Can Eating Vegetables Prevent Lung Cancer?

If you smoke, you know you’re putting yourself at increased risk of lung cancer. But if you boost the variety of fruits and vegetables that you eat, you may be able to lower those odds a bit.

Scientists in Europe report in the American Association for Cancer Research’s journal that smokers who consumed the greatest variety of fruits …

In the Common Cold, Scientists Find New Hope for Cancer Treatment

New research on viruses may translate into new therapies to beat cancer, scientists say.

Molecular biologists at the Salk Institute have uncovered a previously unknown mechanism that allows adenoviruses — culprits behind the common cold as well as other illnesses — to beat the body’s immune system. Since adenoviruses and tumor …

Alcohol may increase risk for certain types of breast cancer

Alcohol is a known risk factor for breast cancer, but it may not be equally risky for all subtypes of the disease. In particular, according a new study released today by the Journal of the National Cancer Institute, alcohol appears more important for “hormone-sensitive” breast cancers — with drinkers showing more pronounced risk of …

Why cancer biomarkers haven’t lived up their hype

It’s a frequent complaint that, despite all the money poured into cancer research in the last few decades, progress has only ever seemed incremental. But perhaps nowhere is this more apparent, at least in the last 10 years, than in the field of cancer screening — in the biological indicators or “biomarkers” that promise early detection …

FDA panel: Avastin ineffective against breast cancer

In light of clinical trials suggesting no benefit from the medication among breast cancer patients, U.S. Food and Drug Administration advisory panel voted yesterday in favor of withdrawing approval of the cancer drug Avastin (bevacizumab) for treatment of breast cancer. Avastin, which is manufactured by Roche, was originally granted

Are doctors screening for cervical cancer too often?

Though current cervical cancer screening guidelines generally recommend that women ages 30 and older get screened — either using a traditional pap smear or a complement of a pap smear and human papillomavirus testing — every 2 to 3 years instead of annually, a new survey published this week in the Archives of Internal Medicine finds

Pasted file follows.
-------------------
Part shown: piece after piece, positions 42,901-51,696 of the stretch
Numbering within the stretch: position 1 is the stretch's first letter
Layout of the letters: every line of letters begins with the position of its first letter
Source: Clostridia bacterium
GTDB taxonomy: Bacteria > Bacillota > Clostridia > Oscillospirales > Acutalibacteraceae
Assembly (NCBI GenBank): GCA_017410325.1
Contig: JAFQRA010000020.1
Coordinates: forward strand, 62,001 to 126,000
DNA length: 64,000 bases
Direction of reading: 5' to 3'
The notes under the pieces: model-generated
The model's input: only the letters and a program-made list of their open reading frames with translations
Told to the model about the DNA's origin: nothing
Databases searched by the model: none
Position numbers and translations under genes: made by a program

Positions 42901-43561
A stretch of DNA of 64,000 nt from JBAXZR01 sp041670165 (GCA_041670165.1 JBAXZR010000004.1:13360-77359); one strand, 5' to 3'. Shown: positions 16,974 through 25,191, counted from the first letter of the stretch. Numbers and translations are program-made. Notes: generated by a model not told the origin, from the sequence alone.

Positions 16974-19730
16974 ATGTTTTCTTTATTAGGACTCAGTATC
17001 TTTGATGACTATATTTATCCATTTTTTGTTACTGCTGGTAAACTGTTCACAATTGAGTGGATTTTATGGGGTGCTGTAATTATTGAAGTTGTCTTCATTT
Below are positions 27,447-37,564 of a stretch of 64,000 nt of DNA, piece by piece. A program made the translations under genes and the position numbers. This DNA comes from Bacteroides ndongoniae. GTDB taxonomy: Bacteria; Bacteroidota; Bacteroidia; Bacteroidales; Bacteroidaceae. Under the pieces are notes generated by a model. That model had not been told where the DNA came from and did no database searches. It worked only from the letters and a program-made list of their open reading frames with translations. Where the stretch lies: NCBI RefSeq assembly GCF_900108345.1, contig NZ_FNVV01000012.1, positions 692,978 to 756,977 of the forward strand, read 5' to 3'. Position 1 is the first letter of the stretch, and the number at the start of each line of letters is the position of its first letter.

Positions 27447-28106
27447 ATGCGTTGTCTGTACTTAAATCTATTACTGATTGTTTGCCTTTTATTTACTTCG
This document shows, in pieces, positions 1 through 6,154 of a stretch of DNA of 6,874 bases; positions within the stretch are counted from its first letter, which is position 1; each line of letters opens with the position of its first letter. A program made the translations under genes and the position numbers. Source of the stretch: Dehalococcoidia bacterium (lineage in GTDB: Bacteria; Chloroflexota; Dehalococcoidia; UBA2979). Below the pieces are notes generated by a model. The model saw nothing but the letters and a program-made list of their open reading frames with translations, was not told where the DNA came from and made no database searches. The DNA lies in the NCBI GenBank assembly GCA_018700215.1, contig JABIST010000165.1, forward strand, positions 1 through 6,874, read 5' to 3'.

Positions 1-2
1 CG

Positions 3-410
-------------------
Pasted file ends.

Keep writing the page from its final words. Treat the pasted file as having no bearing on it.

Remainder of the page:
Widely used cancer drug may cause kidney damage

A new analysis published in the Journal of the American Society of Nephrology finds that a drug commonly used for cancer treatment may cause kidney damage in some patients. The drug, bevacizumab, is approved by the U.S. Food and Drug Administration for treating glioblastoma brain tumors, metastasized breast cancer and other forms of

A Blood Test for Cancer?

Any cancer doctor will tell you that the earlier you pick up a tumor, the better your chances are of treating it and getting it under control.

So researchers at the annual meeting of the American Society of Clinical Oncology in Chicago are announcing some welcome news on that front. Scientists at the biotechnology company Chronix …

Moving toward a breast cancer vaccine?

New research in mice may be a first step toward a breast cancer vaccine for humans. The findings, published online Sunday and scheduled to run in the June 10 issue of the journal Nature Medicine, found that mice who were genetically engineered to be at high risk for breast cancer were effectively immunized against the disease after being

CDC confirms effectiveness of HPV vaccine in men

The Centers for Disease Control and Prevention (CDC) confirmed its provisional recommendation from 2009 that the HPV vaccine (Gardasil) against human papillomavirus infection is both safe and effective in males in preventing genital warts.

The HPV vaccine was approved by the Food and Drug Administration (FDA) in 2006 for use in …

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